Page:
As a result of the legislation, groups like the League of Women Voters suspended voter registration drives for the first time in decades; and voters were forced to stand in long lines or abandoned voting altogether and had to endure one of the most chaotic elections in the nation in 2012.
While Republican proponents claimed the legislation was meant to combat voter fraud, former GOP leaders and GOP strategists admitted it was meant to hamstring and deter Blacks and other voters that tend to vote Democrat.
Former Republican Party of Florida Chairman Jim Greer and former Gov. Charlie Crist, both ousted from the GOP, told The Palm Beach Post that at strategy meetings beginning in 2009 – after the historic turnouts among African Americans, especially, that netted Barack Obama the White House in 2008 – Republican staffers and consultants began pushing for contractions in early voting. Wayne Bertsch, a local and legislative campaign consultant for Republicans, backed up that claim. “In the races I was involved in in 2008, when we started seeing the increase of turnout and the turnout operations that the Democrats were doing in early voting, it certainly sent a chill down our spines,” Bertsch told the Post.
“In 2008, it didn’t have the impact that we were afraid of. It got close, but it wasn’t the impact that they had this election cycle,” he added, referring to Democratic gains in 2012 despite the early voting limitations.
The Lawyers’ Committee and other civil rights groups donned their boxing gloves again. “Luckily, we were able to push back,” Johnson-Blanco said.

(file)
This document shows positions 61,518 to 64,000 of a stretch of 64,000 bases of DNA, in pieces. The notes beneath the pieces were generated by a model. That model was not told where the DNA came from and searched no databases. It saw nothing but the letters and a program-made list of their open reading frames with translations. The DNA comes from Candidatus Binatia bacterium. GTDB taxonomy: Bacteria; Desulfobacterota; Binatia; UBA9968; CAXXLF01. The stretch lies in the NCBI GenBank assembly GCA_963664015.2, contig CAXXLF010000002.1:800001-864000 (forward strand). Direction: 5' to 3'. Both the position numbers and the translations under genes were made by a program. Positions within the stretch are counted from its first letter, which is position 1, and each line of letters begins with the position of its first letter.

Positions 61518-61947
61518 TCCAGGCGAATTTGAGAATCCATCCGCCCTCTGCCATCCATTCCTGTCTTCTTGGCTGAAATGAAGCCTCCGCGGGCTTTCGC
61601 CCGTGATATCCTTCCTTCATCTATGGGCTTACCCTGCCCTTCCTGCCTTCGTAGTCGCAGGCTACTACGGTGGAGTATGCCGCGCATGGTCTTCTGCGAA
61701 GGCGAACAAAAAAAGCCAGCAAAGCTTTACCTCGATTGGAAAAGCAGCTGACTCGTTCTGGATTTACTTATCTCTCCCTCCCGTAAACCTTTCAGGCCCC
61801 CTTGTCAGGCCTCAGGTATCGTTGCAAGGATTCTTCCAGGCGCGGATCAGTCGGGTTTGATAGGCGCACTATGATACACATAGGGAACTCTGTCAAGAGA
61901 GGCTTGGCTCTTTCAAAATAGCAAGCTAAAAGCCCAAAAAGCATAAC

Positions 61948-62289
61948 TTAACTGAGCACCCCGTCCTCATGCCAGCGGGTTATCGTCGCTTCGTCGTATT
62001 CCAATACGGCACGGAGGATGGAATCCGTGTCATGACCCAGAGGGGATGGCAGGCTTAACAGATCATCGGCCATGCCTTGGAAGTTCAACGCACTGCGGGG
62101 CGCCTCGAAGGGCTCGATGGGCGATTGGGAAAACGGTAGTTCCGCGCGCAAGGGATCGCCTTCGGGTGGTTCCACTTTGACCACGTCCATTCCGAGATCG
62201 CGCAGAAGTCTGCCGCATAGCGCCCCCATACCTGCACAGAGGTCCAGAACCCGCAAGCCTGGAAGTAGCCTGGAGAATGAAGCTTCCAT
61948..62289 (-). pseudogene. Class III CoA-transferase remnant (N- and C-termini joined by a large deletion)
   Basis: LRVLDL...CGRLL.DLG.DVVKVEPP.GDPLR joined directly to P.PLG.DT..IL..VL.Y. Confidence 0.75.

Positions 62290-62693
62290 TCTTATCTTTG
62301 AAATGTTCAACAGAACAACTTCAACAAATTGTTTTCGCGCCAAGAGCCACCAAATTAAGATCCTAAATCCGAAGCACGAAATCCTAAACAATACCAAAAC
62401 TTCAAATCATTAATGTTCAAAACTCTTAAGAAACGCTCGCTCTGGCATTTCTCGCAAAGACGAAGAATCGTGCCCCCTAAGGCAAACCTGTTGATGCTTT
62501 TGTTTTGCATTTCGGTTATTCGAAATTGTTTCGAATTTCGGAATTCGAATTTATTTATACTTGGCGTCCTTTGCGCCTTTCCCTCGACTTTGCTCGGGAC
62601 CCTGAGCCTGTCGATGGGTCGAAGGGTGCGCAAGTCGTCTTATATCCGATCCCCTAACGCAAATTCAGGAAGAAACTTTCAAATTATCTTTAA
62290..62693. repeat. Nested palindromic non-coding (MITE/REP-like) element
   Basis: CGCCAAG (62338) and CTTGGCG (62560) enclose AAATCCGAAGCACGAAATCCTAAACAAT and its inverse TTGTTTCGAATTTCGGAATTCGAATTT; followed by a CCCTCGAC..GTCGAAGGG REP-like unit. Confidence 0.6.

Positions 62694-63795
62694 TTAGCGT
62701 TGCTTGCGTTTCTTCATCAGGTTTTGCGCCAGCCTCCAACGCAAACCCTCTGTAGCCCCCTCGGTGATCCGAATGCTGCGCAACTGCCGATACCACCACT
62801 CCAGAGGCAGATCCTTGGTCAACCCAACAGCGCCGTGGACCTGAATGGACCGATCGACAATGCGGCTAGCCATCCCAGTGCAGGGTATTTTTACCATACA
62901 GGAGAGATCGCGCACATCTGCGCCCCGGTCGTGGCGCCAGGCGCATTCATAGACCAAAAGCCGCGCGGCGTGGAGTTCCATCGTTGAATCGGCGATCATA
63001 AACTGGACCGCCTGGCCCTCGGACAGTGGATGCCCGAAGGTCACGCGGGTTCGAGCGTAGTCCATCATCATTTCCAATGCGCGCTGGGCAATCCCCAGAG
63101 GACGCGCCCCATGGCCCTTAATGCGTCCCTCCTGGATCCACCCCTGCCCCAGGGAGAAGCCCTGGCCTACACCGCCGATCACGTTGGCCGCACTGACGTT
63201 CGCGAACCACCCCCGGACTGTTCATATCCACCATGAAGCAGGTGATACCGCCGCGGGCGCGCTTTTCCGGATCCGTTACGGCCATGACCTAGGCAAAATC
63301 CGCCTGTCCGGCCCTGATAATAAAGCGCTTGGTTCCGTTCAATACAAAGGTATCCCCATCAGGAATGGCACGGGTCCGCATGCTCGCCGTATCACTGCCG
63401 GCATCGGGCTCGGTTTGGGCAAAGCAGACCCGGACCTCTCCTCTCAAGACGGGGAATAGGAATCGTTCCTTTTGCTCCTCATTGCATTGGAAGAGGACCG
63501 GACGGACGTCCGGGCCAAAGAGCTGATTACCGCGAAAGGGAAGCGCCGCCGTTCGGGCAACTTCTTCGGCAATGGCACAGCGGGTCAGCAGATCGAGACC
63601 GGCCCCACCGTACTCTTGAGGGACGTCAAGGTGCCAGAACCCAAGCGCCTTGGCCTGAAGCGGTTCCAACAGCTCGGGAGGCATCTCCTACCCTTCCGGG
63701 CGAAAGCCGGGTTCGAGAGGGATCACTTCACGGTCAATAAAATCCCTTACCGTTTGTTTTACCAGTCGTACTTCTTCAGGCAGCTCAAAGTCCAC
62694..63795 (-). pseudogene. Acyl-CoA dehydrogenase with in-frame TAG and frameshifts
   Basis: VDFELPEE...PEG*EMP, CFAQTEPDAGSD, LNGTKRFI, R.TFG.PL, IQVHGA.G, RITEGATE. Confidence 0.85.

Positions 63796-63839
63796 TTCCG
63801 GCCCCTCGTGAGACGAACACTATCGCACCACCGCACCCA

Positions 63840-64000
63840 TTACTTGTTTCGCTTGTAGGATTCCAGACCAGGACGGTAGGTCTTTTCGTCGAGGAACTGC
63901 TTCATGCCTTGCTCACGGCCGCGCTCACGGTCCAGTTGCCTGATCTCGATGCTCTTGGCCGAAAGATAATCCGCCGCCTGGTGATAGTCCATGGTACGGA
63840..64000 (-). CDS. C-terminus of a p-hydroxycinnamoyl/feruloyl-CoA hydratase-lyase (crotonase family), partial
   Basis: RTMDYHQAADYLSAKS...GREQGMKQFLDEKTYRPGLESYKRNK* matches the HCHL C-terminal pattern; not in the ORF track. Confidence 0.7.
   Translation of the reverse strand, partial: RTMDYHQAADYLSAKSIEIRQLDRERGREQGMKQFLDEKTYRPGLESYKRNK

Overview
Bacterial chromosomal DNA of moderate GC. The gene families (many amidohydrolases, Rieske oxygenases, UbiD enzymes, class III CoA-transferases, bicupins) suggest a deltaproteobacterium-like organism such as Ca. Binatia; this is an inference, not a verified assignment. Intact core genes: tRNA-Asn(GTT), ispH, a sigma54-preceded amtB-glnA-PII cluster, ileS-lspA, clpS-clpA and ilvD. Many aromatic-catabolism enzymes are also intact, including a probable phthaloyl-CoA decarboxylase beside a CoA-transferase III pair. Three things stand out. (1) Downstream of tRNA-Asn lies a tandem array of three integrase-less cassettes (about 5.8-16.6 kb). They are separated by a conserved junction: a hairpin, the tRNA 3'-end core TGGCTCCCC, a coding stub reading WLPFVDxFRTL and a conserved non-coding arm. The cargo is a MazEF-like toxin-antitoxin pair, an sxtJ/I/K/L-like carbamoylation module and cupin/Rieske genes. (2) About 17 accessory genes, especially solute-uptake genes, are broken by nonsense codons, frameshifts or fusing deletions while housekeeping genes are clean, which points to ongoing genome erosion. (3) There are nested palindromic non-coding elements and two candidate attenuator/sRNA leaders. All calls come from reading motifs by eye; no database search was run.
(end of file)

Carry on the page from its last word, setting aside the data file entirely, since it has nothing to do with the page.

The law was challenged and a federal judge nullified most of the provisions related to voter registration organizations. The Department of Justice – under authority of Section 5 of the Voting Rights Act – also waged a successful challenge against the law, arguing that curtailing early voting and other provisions unfairly targeted minorities and deprived them of their rights.
Republican officials seemed undeterred, however, and took another bite at the apple. Crist’s successor, Gov. Rick Scott (R), instigated a major effort to purge up to 180,000 purported non-citizens from the voting rolls. But the lists of names – many Hispanic-sounding – were found to be riddled with error and many citizens found themselves wrongly swept up in the pogrom. The initiative drew an avalanche of legal challenges from the Department of Justice, who called it illegal, and other groups who deemed it discriminatory.
On Sept. 26, Scott announced plans to resume the purge with a greatly reduced list of potential noncitizens for removal, but was again stymied by the courts. The June 2013 Supreme Court ruling in Shelby v. Holder, however, may have loosened the reins on Scott and others intent on pursuing measures that could potentially deprive Americans of their right to vote.
“It’s been surprisingly quiet recently …, we have not been aware of any new legislation being contemplated. But, Florida has a track record of consistently pushing for these restrictive laws,” Johnson-Blanco said. “One can only hope that the pushback from civil rights groups and the legal losses they’ve experienced will deter those efforts and that they will focus on fixing the problems in elections administration.”